Photo courtesy of OpenDoors Slow and controlled, the breath becomes rhythmic and steady as the terrain stretches on along past rushing streams and towering trees, complete with birdsongs and various flora and fauna as elevation ebbs and flows. It’s a run less about mile time and more about the strict endurance and human emotion behind its existence. Connor Mailander, 17, is running 100 miles through the Blue Ridge Mountains of North Carolina to raise $100,000 for OpenDoors. Mailander’s connection to the families and students of Asheville, N.C. runs deep, calling him to combine a passion for running with community outreach. An experienced athlete in both cross-country and track for his high school team, Mailander is taking it to the next level with his upcoming ultra distance run. How did you become involved in OpenDoors? Started in 2010, OpenDoors blossomed as a non-profit organization and a flourishing relief effort. Gennifer Langdon Ramming, executive director and co-founder, noticed the need for specialized attention for students in the classroom while volunteering at Dickson Elementary. Now, OpenDoors is helping support Asheville’s low income families through emergency assistance, including gas and grocery cards, furniture and bedding, summer camps, and education via the “To and Through” program to foster success through high school and college. If you would like to donate to Connor’s run for OpenDoors, visit the link below: https://charity.gofundme.com/o/en/campaign/connors-100-miles I would say probably one of the greatest challenges of all is mental tiredness. My body is going to be in so much pain, but I would say it’s just about staying focused. After a while it’s pretty easy to just start thinking, “Oh, I want to go eat a hamburger” or something like that, and you don’t get that opportunity. You just have to keep on going through with one foot after another. I ran a 50 miler in December and I spent 12 hours on that run. I had to keep my mind engaged, “one step after another, right after this there is a flat section, then a downhill section, now let’s run just a few more yards than we could.” It’s not about going super fast, it’s just about staying engaged. If you stay engaged and you’re able to just keep moving, even though you’re in a lot of pain, even if you’re walking or crawling, you’re still moving forward and I think that’s the big, big thing, that you got to keep moving. How would you encourage others to use the outdoors as a catalyst to take action in their communities? Usually I’ll do six miles on a Tuesday, eight miles on a Wednesday, and six miles on a Thursday. If I’m feeling good on Friday, which I usually am, I will run about three miles on Friday. Then usually Saturday I have a long run which varies. I give myself Sunday to just really relax and it’s kind of nice. I have homework and stuff so I just give myself a break on Sunday, and then Monday, I will do like a light run or bike or just go for a walk. Nothing too intense. But I kind of give myself two days of rest, depending on how hard Saturday is. It is a challenging time to raise money just because people aren’t working. It’s hard to give money when you don’t have any to give. And so, hopefully at that point there’s a little bit more traction and people will want to donate. The response so far has been great and while I’m running, I hope that people come out and support and, of course, socially distance. It’s great when people are able to rally around something that’s a good cause. I had a friend last year who also ran 100 miles, and he raised money for a charity called Partners and Health. We run a lot together and we went to school together so he said, “Hey, you should run a hundred miles this year.” I came home and I told my parents. They loved the sound of it and so then everybody kind of just started helping me with it. OpenDoors hopes to use the money Mailander raises to provide aid for students in need of tutors and daily meals, while furthering the resources of the program. BRO caught up with the runner to talk about his upcoming run set to take place on June 19-20. I run on [Mills River] every day, and it’s a great trail. A lot of people use it. So it’s a good trail to use and runs right next to the parkway. Pisgah Forest is a good trail, just because it has everything. Part of it also is just tacking on miles. It’s a lot of distance so you have a lot of different places to run. The Mountains to Sea trail will be the tough thing. All that is pretty tough terrain so that’ll be pretty challenging. I have lived in Asheville for almost nine years, and so I’ve been able to enjoy Asheville and all of its surroundings and opportunities. But a lot of these families aren’t because they don’t have the resources, and OpenDoors really provides them with those opportunities with focusing on school. They send kids to college, they help give them scholarships, they provide opportunities for families and for working parents. They make sure that families are taken care of and that they are able to have a life with a lot of resources, and a lot of help, and a lot of love. There are some kids who are in OpenDoors who go to my school, even one of my brother’s best friends. My mom is pretty good friends with the executive director and so from those relationships, I’ve gotten to know a little bit more about OpenDoors, what they do, and what their purpose is. The more I learned about them, I realized that’s something I’m passionate about, which is, education. My goal is to do under 40 hours, and a lot of it’s going to be on the Mountains-to-Sea Trail. It’s a pretty tough trail in some parts and not too bad in others. I think under 40 hours is going to be achievable. On the first day, my goal is probably about 60 miles and then the second day is finishing. I think, especially in Western North Carolina, we have such easy access to nature. It’s just a fantastic resource to build community and to educate people. I know that when I was in elementary school, going out for hikes in the Arboretum, walking around, and being able to see all this biodiversity. And of course, at such a young age, you don’t really understand what you’re seeing but I think now as I get older and as I spend more and more time outside, I get to really see beauty. Last weekend when I went running, I was changing elevation quite a lot and you can just see how the plant types change around you the higher up or lower down you go. I think you can use that for education purposes. Asheville has so much biodiversity, you can teach so much about every single living organism here. But you can also use it to build community. I know that there are groups in Asheville that go for runs on weeknights and they just go run around the city or biking groups where you just go like bike down the trails because we have so many amazing trails here. I think being able to have such easy access to nature we are able to build stronger communities by getting outside and kind of dropping all the technology and dropping into what’s happening around us and just appreciate where we are and who we are with. What is the greatest challenge you expect to face in your outdoor run? Mailander trains with his dog. Photo courtesy of OpenDoors How are you training for the run? Why did you choose Mills River, Pisgah Forest, and part of the Mountains-to-Sea Trail for your run? Why did you decide to do an ultra run to raise money?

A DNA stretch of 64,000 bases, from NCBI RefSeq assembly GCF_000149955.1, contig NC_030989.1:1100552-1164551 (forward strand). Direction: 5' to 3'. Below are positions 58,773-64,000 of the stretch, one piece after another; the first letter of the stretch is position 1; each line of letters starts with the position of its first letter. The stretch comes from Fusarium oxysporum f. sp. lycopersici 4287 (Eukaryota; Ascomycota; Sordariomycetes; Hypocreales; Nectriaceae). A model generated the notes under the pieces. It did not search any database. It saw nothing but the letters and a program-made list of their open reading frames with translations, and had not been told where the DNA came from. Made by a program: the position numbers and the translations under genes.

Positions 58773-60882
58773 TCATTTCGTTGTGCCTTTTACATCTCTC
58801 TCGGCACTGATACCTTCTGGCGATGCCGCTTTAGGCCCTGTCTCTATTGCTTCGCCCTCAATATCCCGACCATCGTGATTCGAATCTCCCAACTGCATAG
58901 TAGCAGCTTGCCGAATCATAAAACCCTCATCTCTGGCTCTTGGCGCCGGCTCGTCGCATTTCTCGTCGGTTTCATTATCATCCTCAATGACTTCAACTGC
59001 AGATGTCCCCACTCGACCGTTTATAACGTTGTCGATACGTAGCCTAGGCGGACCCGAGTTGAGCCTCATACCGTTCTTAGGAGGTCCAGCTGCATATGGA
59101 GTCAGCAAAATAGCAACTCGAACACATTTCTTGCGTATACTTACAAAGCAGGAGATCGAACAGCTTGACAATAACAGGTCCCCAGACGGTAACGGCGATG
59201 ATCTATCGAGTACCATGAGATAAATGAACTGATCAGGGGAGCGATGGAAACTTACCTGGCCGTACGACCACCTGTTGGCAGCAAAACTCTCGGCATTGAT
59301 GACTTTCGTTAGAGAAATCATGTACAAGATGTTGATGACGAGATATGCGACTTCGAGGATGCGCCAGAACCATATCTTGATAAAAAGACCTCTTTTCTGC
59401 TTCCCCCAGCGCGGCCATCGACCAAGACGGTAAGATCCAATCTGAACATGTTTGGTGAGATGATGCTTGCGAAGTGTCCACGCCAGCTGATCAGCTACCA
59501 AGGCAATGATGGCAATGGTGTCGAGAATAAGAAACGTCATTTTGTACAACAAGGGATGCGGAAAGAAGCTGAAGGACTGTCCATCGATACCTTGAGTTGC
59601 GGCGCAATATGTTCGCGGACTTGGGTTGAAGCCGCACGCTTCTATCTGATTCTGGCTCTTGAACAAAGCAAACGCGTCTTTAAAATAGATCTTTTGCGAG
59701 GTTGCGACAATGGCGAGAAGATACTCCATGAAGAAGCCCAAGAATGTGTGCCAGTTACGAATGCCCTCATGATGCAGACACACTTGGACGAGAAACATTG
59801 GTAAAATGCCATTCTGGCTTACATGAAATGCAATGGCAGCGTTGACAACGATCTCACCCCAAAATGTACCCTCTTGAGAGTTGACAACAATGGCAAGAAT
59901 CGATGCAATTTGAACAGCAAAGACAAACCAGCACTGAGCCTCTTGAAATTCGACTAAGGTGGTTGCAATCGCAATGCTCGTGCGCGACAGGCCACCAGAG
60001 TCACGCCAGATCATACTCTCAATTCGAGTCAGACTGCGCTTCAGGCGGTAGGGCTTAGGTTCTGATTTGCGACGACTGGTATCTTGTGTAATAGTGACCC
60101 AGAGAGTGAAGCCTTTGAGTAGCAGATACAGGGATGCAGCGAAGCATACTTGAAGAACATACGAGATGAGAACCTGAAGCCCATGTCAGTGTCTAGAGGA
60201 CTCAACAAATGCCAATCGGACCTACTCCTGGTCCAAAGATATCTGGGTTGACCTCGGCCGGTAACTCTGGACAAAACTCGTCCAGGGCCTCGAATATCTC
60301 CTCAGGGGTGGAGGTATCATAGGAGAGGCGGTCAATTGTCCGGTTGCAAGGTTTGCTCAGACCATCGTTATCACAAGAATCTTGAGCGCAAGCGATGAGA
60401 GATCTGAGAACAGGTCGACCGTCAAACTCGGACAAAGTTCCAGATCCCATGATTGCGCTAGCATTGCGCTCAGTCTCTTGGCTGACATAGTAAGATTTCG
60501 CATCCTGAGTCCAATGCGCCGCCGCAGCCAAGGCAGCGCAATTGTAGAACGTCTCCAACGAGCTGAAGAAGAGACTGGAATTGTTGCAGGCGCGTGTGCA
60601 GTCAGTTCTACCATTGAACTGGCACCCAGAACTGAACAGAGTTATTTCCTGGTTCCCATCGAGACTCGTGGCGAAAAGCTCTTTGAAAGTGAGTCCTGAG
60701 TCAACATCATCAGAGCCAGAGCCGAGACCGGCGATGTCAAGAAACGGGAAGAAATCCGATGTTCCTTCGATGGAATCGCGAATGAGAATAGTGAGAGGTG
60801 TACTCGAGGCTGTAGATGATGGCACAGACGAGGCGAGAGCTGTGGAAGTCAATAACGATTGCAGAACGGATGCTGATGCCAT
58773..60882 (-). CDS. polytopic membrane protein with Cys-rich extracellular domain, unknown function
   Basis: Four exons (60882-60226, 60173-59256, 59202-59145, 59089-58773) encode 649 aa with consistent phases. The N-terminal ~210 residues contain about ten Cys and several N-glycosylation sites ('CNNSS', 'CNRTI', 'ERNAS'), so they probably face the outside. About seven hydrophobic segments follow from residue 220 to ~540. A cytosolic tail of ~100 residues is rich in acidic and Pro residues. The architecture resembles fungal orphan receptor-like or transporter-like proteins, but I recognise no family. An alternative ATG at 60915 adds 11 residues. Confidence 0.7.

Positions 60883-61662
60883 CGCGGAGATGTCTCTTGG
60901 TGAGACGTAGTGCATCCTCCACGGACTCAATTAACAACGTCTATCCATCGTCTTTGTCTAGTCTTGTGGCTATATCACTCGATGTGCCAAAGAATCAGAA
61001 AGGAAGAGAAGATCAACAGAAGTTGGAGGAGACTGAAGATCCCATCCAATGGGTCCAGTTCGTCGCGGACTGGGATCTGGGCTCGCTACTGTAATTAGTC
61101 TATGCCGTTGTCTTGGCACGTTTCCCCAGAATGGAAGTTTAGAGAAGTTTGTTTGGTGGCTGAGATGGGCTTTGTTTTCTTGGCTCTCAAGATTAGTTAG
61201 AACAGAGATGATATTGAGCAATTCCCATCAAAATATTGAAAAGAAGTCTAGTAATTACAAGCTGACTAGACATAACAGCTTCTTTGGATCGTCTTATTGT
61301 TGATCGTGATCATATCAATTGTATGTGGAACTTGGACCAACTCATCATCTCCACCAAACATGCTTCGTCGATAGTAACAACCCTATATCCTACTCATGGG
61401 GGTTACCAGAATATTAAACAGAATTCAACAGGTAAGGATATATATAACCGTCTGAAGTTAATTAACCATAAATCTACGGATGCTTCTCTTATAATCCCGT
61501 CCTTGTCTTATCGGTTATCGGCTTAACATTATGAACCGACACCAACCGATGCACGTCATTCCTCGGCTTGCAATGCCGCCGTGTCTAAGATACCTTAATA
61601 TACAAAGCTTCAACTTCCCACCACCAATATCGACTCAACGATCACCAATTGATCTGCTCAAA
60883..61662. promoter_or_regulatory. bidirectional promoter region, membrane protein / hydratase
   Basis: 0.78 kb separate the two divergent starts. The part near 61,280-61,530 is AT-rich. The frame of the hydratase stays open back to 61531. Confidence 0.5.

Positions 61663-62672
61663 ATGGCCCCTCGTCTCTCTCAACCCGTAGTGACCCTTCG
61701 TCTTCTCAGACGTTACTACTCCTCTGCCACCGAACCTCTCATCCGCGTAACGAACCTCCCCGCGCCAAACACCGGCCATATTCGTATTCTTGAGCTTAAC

The home at 2/35 Victoria St, Kelvin Grove, is built with sustainable living in mind.The cottage at 2/35 Victoria St, Kelvin Grove was built over a number of years by an environmental engineer and thoughtfully designed to make the most of the natural elements, according to Harcourts Solutions licensed real estate agent Bridget Gabites.“The owner collected the timber, and it’s all been designed to make sure it stays cool in summer and warm in the winter by keeping windows away from the western side,” Ms Gabites said.“There are solar panels that almost provides all the electricity for the home and there is a water tank outside.” The cottage was designed to make the most of a small block.Ms Gabites said blocks in Kelvin Grove were traditionally small and the vendor had maximised the space available through the minimalist style of the house. The home is open-plan living.The Queenslander had an architecturally designed renovation and extension which was completed about a decade ago, so while the front of the home remains in traditional fashion, the rest of the residence is ultra-modern. The home was architecturally designed by the owner’s son in 1969.The retro-chic home is back in style and has garnered the attention of buyers, many of whom want to preserve the property.“The majority have been looking to maintain the style and have come just for the architecture, while the others have come for the area,” Mr Morgan said.The home will go to auction on July 7, midday. More from newsNew apartments released at idyllic retirement community Samford Grove Presented by Parks and wildlife the new lust-haves post coronavirus17 hours agoThe home at 35 Kanofski St, Chermside West, will go to auction for the first time in nearly 50 years.Further north at Chermside West, a home is set to change hands for the first time in almost 50 years. The backyard of 42 Beeston St, Teneriffe.Backing onto Teneriffe Park, the home at 42 Beeston St, Teneriffe sits on what is an almost unheard of 911sq m. The home flows through from inside to outside.The five bedroom, four bedroom home had undercover lockup accommodation for five cars.“When you have older children and they start to get cars, you can fit all of their cars, plus your own cars undercover in the garage,” Mr Lancashire said.The home will go to auction on July 7, at 11am.Video Player is loading.Play VideoPlayNext playlist itemMuteCurrent Time 0:00/Duration 10:02Loaded: 0%Stream Type LIVESeek to live, currently playing liveLIVERemaining Time -10:02 Playback Rate1xChaptersChaptersDescriptionsdescriptions off, selectedCaptionscaptions settings, opens captions settings dialogcaptions off, selectedQuality Levels720p720pHD432p432p270p270p180p180pAutoA, selectedAudio Tracken (Main), selectedFullscreenThis is a modal window.Beginning of dialog window. 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This modal can be closed by pressing the Escape key or activating the close button.PlayMuteCurrent Time 0:00/Duration 0:00Loaded: 0%Stream Type LIVESeek to live, currently playing liveLIVERemaining Time -0:00 Playback Rate1xFullscreenJune, 2018: Liz Tilley talks prestige property10:02 Retro-chic is back! This home has drawn attention for its architecture.Ray White Chermside sales consultant Matt Morgan said the 35 Kanofski St property had been architecturally designed by the vendors son, who built and moved into the home in 1969.“The most common word I’ve heard is ‘timeless’,” Mr Morgan said.“A lot of people who have come here have said the house is better than the photos.” The bedrooms are large.The slice of prime property will go to auction on Saturday and Ray White New Farm sales principal Matt Lancashire said a block of that size at an inner-city location was rare.“In New Farm and Teneriffe anything over 600sq m is considered inner city acreage,” Mr Lancashire said.“There are only a limited amount of blocks in the area above 800sq m and this is one of them.” The master bedroom has an ensuite and walk-in robe.The unique property had been popular among potential buyers with 70 groups through at inspections.“Our average amount of buyers through is about 30 to 40,” Ms Gabites said.“Proof is in the pudding that buyers are looking for something very unique and special.”The home will go under the hammer on July 7, at 10.30am. The cottage at 2/35 Victoria St, Kelvin Grove, is set to go to auction on Saturday.ARCHITECTURALLY designed homes are the flavour of the week with a number of them going under the hammer around the city this weekend.There is everything from an ecologically sustainable home, a modern mansion, and a 1960s stunner which will hit the market for the first time in almost 50 years.